None of the above (text, not video), offered to some degrees as the introduction to a criterion, seems to me to be in any way evident in the work illustrated in Vitamin D. To these artists, with the possible exception of Marlene Dumas, it would, I think, be mumbo jumbo. Neither does it make any connection with Emma Dexter’s (1) claim that telegraph wires, aircraft vapour trails and footprints in the snow are ‘drawings.’ This is the same fundamental category mistake as that made by Jon Thompson (2) with his camera. The error is major and not limited to the issue of drawing alone. Not surprisingly, echoes of its reductionism are to be found in the whole field of contemporary art, especially as a curatorial strategy. According to Dexter, whether video, film, sculpture or print, ‘Bruce Nauman’s entire oeuvre can be seen as a form of ‘’drawing.’ I take this to mean that whatever Bruce Neauman does you can take to mean whatever you like. This is the same reasoning which allows Dexter’s ‘unbroken line’ to extend from pre-history to our own time, precisely because the definition is so broad as to be meaningless.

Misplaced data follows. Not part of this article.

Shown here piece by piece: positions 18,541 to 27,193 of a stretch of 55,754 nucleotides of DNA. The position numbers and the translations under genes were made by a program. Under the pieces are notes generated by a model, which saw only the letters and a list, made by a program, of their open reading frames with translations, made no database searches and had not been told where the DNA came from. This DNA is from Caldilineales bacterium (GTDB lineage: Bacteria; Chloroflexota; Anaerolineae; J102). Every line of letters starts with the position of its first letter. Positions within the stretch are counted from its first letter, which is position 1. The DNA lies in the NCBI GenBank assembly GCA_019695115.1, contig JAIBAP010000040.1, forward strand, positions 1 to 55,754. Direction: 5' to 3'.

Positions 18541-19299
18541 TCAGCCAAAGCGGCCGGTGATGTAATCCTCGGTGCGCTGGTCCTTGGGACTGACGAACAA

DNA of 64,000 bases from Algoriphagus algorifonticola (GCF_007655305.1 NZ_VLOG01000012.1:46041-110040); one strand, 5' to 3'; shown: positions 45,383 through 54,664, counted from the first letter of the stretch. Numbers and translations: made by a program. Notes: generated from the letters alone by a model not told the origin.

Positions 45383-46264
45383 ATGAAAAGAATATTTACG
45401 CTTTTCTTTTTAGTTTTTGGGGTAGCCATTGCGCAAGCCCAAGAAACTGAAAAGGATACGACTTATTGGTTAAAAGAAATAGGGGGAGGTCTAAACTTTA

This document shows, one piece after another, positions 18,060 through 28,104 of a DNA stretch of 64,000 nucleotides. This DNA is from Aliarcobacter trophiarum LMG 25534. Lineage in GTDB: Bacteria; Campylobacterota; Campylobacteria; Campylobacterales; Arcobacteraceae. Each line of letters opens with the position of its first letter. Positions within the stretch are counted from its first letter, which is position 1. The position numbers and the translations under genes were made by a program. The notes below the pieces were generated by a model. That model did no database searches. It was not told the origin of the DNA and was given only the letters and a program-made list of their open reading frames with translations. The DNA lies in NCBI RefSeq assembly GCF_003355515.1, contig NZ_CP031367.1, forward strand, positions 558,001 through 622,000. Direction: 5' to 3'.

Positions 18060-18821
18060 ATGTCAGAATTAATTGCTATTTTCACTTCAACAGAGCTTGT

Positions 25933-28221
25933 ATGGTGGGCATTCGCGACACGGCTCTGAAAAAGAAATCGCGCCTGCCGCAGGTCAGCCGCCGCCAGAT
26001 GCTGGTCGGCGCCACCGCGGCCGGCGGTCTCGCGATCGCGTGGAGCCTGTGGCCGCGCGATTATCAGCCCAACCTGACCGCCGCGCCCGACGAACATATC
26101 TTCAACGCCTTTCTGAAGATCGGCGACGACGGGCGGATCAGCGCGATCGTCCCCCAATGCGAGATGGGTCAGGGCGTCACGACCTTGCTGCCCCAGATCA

How can artists who are sharply aware of art history and current practice produce work which is innocent of it?

To avoid this trap it is necessary to leave the framework of expectation, the safety of an anticipated result, and instead trust hand and eye to combine instinctively. The place of an artist’s judgment here is critical. First, it must inevitably initiate a choice of starting point for any work even to begin; secondly it must allow for an openness to change, even radical change as the work develops; and lastly it will inform the artist’s critical decisions about the work done.

The remarkable thing about Matisse’s work at its best……is its closeness to work by those untrained in traditional method, by sophisticated amateurs. His work triumphs when he has been able to bring about a synthesis of innocence with awareness.

It is true that during the Renaissance ‘working’ or ‘first thoughts’ drawings maintained an unconscious link to nature. Through spontaneous and instinctive touch, the hand of the artists was able to convey a sense of rhythm and grace which in many instances freed the work from its immediate historical circumstances. Yet inevitably those natural qualities were subordinated in the finished work to conform to the presentational requirements demanded by the time. Content has dominated from most of art history.

A particular ten year phase of Matisse’s drawing, roughly between the mid 30s and mid 40s, illustrate clearly the importance of this argument of an approach to drawing which, to the detriment of drawing and painting as a whole, has been neglected. Matisse himself, in the Verdet interview (3), links his drawings to that of certain cave drawings. Nowhere is the connection clearer than in his 1938 charcoal drawing Reclining Nude Seen from the Back. Overdrawn, again and again, the figure shifting across the paper, the drawing links across the years to the cave mammoths at Rouffingnac.